Uncertainty about what extent the pandemic's resurgence will prompt states to reimpose restrictions has prompted Binnings and many other economist to avoid making specific forecasts. Although Binnings was initially optimistic that the economy would recover fast, now he isn't expecting much more improvement for the rest of the year or a full recovery anytime soon.
"This is worse than I thought it would be. I thought, based on China's experience things would settle down, but that was a bad assumption," Binnings said. "History shows us that pandemics come in waves. I would expect this to continue at least until year's end or into next year until a vaccine or some form of herd immunity arrives. It will take at least three to five years to recover from this in terms of jobs and consumer confidence."
Binnings anticipates that by year's end, Colorado will recover about a third of the more than 300,000 jobs lost as a result of restrictions imposed in March and relaxed in May to slow the pandemic's spread. That would still leave more than 200,000 people across the state still without jobs, especially in the tourism and related industries that depend on large crowds and gatherings that remain subject to restrictions.
"We are now seeing a second and third wave of layoffs in companies that are tied to consumer products and manufacturing. Much of that stems from a lack of business confidence to invest or hire people," Binnings said. "Even if the virus went away tomorrow, you would still see longer-term effects for another 60 to 90 days. That is a best-case scenario and not going to happen. Even then, getting back to normal won't happen by the end of the year."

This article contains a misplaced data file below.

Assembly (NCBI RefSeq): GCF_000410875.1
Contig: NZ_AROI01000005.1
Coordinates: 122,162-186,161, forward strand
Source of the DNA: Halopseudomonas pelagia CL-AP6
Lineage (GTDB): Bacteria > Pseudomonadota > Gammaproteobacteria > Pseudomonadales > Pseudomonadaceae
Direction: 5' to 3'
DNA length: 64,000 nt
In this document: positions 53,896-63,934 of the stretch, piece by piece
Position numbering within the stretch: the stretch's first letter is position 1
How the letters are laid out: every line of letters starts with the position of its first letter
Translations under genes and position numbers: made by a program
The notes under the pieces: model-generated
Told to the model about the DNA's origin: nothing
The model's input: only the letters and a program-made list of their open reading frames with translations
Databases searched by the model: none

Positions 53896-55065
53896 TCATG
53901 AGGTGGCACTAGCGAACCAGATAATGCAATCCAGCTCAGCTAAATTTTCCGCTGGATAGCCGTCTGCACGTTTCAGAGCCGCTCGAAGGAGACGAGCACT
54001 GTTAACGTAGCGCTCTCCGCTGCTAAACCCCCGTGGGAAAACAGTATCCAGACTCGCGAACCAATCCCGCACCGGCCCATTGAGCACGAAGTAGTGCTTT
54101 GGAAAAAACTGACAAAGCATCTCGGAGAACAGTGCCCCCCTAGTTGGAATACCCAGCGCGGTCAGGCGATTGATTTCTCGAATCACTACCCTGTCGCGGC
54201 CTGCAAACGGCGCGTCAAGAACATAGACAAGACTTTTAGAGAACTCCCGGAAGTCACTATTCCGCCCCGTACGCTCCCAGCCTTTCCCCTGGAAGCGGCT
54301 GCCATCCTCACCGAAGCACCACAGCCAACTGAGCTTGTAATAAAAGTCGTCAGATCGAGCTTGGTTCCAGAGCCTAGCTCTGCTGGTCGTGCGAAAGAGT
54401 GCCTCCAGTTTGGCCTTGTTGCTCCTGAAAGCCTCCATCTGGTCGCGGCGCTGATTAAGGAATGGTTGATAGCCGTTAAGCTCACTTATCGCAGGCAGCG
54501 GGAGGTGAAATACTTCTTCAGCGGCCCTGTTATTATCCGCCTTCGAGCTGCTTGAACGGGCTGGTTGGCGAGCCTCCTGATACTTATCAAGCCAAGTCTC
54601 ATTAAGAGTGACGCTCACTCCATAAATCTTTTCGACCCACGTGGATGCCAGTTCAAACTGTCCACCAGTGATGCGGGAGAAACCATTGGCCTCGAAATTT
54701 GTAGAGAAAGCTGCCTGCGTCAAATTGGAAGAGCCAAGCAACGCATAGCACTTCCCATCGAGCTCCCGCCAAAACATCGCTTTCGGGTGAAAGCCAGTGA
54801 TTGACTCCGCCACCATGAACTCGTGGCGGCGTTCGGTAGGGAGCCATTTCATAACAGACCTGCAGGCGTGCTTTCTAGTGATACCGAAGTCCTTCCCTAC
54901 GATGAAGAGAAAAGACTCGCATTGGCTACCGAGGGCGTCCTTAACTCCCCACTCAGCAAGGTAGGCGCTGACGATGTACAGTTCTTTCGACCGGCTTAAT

While Binnings expects retail sales to drop 10% 15% this year amid waning consume confidence, the housing industry has been a pleasant surprise so far by bouncing back quickly from the pandemic amid historically low mortgage rates. However, he expects housing construction to slow 10% to 20% during the rest of the year once the surge of homebuyers triggered by low mortgage rates subsides.
"This is as bad a forecast as I have ever offered, but there is some good news. With international travel eliminated, sporting events and movies not allowed and decent unemployment benefits available, I expect there is pent-up demand building that will mean better prospects for 2021," Binnings said. "Colorado Springs is well-positioned for the longer term in many areas. Virtual working will change economic development and you will need to attract the employees more than the employers based on where they want to live and the quality of life."
Horvath has divided his forecast for the rest of the year into three scenarios — optimistic, bumpy and pessimistic — but even the most optimistic predicts the state's economy will shed at least 80,000 jobs this year. The bumpy scenario anticipates the state's employment will decline between 105,000 and 130,000 and the pessimistic one forecasts job losses of more than 130,000 this year if a worsening pandemic triggers another statewide shutdown.
Much of the job losses will be concentrated in tourism and retailing; passenger traffic at Denver International Airport still remains at less than 20% of typical levels for this time of year. The state and local government, energy and wholesale sectors also will lose jobs, but not as many as tourism and retailing, Horvath says. Business and professional services. finance, manufacturing, construction and health care sectors are expected to add jobs this year.
"The retail and tourism industries will take a while to recover, likely until a vaccine is available or people decide they want to go out. The industry has been forced (by the pandemic) to operate with a business model that isn't profitable for them," Horvath said. "The tourism industry is ramping up now, but there is only six weeks left in the peak summer season. Perhaps people will be more comfortable traveling by Thanksgiving or Christmas. The ski season will be a good indicator for that."
Horvath isn't expecting Colorado's economy to return to the levels it reached last year until 2021. "At some point, the economy has to move ahead. We can't keep stimulating the economy," he said.